Global research impact: BioE grad student seeks to develop instrument-free diagnostic device to detect HIV infection and drug resistance
By Chelsea Yates
Photo credit: Mark Stone / University of Washington
February 6, 2017
“I firmly believe that good health care should be accessible and affordable, no matter where one lives.” – Nuttada Panpradist
BioE PhD student Nuttada Panpradist.
Though many countries have seen a significant decline in HIV/AIDS in recent years, the disease continues to be a major health issue worldwide. It is still among the top 10 causes for death globally and is most prevalent in sub-Saharan Africa. The World Health Organization (WHO) estimates that there were 25.6 million people living with HIV in this region last year and that it accounts for two-thirds of new HIV infections globally. This is largely due to limited access to medical care, testing and treatment.
Nuttada Panpradist, a PhD student in Bioengineering, hopes her research will help change that. She recently received a $50,000 APF Student Technology Prize for Primary Healthcare to develop an automated, instrument-free diagnostic device to detect HIV infection, viral load and drug resistance. The device will allow blood samples to be tested onsite (instead of being sent to a lab for processing) and will yield near-immediate results.
The College of Engineering recently talked with Nuttada about her research and the impact she hopes it will have on global health.
COE: You grew up in Thailand and, before coming to the U.S., you studied petrochemical engineering. Why did you switch gears to pursue graduate work in bioengineering at the UW?
NP: I loved petrochemical engineering but had a difficult time finding a job after I graduated. At that time, in Thailand, the field wasn’t very welcoming of women engineers. So I left engineering to work in medical sales. I enjoyed learning about pharmaceuticals and medical devices and soon discovered that I couldn’t fully turn off the engineering part of my brain! I started thinking about ways to apply my engineering background to health technology, and that’s what led me to discover bioengineering. I wanted to do research that would have a positive impact on global health. I firmly believe that good health care should be accessible and affordable, no matter where one lives. There weren’t any bioengineering programs in Thailand, so I started exploring schools and that’s how I found the UW.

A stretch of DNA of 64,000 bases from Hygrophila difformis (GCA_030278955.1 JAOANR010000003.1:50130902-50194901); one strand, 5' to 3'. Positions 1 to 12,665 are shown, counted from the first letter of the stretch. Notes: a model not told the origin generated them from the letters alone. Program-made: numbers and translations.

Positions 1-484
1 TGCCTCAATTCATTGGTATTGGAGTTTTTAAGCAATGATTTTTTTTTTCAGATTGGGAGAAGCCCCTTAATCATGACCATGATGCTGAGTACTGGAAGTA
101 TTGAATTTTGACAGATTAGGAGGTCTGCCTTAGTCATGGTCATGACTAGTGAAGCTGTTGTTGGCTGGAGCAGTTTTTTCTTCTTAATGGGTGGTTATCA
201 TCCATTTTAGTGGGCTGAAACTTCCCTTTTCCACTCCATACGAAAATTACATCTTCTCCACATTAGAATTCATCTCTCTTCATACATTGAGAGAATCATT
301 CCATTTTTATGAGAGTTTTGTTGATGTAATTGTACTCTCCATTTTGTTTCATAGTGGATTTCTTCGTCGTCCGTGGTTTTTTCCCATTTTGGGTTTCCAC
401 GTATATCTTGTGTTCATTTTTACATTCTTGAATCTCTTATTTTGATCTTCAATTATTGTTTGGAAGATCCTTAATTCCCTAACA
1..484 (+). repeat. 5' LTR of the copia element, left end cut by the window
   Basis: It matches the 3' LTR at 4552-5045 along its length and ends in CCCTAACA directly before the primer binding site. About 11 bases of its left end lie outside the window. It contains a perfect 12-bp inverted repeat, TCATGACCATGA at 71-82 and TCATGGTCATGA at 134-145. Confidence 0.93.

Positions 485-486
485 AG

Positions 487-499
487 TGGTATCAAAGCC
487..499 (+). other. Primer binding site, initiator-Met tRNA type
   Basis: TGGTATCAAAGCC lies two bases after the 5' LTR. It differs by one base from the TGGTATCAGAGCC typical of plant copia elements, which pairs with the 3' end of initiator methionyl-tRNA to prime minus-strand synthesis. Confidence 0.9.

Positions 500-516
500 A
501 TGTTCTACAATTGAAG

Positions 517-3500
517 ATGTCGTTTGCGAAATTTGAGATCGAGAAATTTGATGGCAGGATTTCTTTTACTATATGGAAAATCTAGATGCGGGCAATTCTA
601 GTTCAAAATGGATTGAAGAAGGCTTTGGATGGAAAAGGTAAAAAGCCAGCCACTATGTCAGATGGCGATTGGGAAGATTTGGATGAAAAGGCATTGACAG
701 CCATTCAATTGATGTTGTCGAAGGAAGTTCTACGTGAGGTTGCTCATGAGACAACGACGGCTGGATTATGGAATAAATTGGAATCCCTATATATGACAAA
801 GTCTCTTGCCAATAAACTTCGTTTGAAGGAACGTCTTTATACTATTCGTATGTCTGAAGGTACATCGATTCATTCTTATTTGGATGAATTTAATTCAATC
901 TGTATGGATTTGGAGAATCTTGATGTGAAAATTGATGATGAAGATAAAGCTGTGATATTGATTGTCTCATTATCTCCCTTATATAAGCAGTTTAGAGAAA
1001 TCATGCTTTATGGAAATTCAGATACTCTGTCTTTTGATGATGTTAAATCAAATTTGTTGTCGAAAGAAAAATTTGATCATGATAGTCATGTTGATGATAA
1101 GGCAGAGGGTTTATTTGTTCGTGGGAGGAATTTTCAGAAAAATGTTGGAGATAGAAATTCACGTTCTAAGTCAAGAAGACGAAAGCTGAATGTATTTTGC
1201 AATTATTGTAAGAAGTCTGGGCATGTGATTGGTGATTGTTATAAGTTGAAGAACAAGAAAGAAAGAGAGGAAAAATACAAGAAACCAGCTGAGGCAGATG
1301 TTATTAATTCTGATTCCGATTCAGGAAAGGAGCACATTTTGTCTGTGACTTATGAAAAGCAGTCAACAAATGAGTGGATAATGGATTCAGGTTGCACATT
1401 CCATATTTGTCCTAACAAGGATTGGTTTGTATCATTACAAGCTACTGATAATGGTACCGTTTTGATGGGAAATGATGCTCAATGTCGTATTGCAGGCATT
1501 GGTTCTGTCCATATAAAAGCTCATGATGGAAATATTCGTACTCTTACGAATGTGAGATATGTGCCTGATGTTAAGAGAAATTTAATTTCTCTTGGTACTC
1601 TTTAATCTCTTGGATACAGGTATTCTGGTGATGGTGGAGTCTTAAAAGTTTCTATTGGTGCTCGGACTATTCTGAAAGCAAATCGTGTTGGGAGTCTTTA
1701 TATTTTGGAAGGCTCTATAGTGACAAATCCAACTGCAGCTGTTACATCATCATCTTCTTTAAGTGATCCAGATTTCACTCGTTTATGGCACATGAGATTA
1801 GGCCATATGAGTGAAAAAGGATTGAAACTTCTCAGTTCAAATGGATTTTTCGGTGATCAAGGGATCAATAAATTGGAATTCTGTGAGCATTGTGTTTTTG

What was it like to transition into the bioengineering graduate program?
It definitely wasn’t easy. I needed to do a lot of work on my own to get up to speed! Before starting the program, I completed certificate degrees in pharmacy technology from Pima Medical Institute and nanotechnology from North Seattle Community College.
Fortunately, I was offered a position early on in my graduate studies in Professor Barry Lutz’s lab. I also started working with Dr. Lisa Frenkel and Ingrid Beck of Seattle Children’s Research Institute to help simplify an instrument-free device for HIV diagnosis and drug resistance detection.
Nuttada works with several undergraduate BioE students on her research team (left to right): Jonathan Lim, Betelhem Yohannes, Nuttada Panpradist, Dr. Barry Lutz, Annapurni Sriram, Nikki Higa and David McIntyre. Others (not pictured) who also work on the project include students Annie Wong-On-Wing, Isabella Spielmann and alumnus Ian Andrews (’16).
And this is the device for which you’ve recently won $50,000 to develop?